Quotes, notes and stars from the Red Sox' 2-1 loss to the Los Angeles Angels ofAnaheim


"I tried to get two (outs) before I got one. That can't happen." - Hanley Ramirez on his throwing error which cost the Red Sox the game.

"Executing pitches - that's the name of the game." - David Price on improvement he showed from his last start.

"Fourth time through the order, middle of the lineup. . . Price had done his job. In a one-run game, we felt it was best to start a clean inning with a reliever." - John Farrell after lifting David Price after eight innings and 108 pitches.


* Reliever Brad Ziegler was charged with the loss for the second straight game.

* Each of the last seven Red Sox losses has been by one or two runs.

* Dustin Pedroia has reached base in 31 consecutive games.

* The Red Sox four-game losing streak is their longest of the season.

* The Sox are now 9-23 in their last 32 meetings with the Angels.

* David Price did not allow a run for the second time this season.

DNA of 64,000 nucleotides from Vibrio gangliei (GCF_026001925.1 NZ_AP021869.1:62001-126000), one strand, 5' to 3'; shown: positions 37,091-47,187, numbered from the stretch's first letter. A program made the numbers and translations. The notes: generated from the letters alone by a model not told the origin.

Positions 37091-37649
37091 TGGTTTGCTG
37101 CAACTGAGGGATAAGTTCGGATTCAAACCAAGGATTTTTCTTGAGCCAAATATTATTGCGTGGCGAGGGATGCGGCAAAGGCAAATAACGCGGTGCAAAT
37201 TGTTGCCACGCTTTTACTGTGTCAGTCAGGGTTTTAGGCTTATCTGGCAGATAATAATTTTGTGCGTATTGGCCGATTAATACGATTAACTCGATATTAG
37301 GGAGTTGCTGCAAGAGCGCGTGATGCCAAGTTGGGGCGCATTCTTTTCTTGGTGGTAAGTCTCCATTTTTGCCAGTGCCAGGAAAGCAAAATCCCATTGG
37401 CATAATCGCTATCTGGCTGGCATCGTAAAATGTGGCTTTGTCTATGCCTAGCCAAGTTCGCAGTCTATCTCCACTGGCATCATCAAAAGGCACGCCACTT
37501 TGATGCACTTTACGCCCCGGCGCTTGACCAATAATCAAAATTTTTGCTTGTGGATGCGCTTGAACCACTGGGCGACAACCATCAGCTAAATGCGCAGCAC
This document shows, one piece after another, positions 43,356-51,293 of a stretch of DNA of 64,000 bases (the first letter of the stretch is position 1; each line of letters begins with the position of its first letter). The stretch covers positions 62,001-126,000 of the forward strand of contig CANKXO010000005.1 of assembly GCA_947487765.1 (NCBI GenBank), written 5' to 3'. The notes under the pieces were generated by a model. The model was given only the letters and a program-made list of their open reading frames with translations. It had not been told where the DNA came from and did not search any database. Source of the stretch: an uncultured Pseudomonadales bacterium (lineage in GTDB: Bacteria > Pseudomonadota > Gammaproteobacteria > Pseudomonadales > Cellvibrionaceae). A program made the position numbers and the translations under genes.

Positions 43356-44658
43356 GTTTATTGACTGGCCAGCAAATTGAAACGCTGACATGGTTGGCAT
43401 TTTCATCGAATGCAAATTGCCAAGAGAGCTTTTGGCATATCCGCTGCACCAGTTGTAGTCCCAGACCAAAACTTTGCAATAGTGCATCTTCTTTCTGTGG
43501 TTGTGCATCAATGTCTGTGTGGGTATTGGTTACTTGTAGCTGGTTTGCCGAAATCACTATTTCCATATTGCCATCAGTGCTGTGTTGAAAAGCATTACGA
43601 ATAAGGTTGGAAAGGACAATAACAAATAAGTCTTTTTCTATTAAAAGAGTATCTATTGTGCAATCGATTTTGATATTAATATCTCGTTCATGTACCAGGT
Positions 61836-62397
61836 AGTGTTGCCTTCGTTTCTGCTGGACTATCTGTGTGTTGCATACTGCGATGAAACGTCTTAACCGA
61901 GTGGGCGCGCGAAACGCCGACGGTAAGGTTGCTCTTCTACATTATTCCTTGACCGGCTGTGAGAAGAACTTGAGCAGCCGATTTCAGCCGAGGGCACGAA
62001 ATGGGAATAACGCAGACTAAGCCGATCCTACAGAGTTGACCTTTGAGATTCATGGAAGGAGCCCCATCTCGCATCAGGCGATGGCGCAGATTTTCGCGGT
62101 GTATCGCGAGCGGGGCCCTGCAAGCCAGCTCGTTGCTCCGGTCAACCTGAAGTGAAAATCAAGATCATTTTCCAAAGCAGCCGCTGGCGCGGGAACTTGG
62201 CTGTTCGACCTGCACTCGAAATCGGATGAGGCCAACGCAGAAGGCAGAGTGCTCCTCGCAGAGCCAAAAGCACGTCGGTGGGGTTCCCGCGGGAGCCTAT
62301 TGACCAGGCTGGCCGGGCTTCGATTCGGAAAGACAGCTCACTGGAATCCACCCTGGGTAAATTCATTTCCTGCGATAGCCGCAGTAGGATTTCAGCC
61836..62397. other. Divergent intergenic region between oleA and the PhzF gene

1) David Price

After a stretch of shaky outings, Price did his job with eight scoreless innings, getting 14 outs on groundouts while walking just one.

2) Jered Weaver

At times, the radar gun made Weaver's pitches look like softball offerings. But mixing junk, he held the Sox to a single run over 5 1/3 innings

3) Mookie Betts

He had just one hit - single in the eighth - but his sacrifice fly in the third produced the only run of the night.

First impressions: Ziegler can't finish Price's strong start


First impressions: Ziegler can't finish Price's strong start

First impressions from the Red Sox' 2-1 loss to the Los Angeles Angels of Anaheim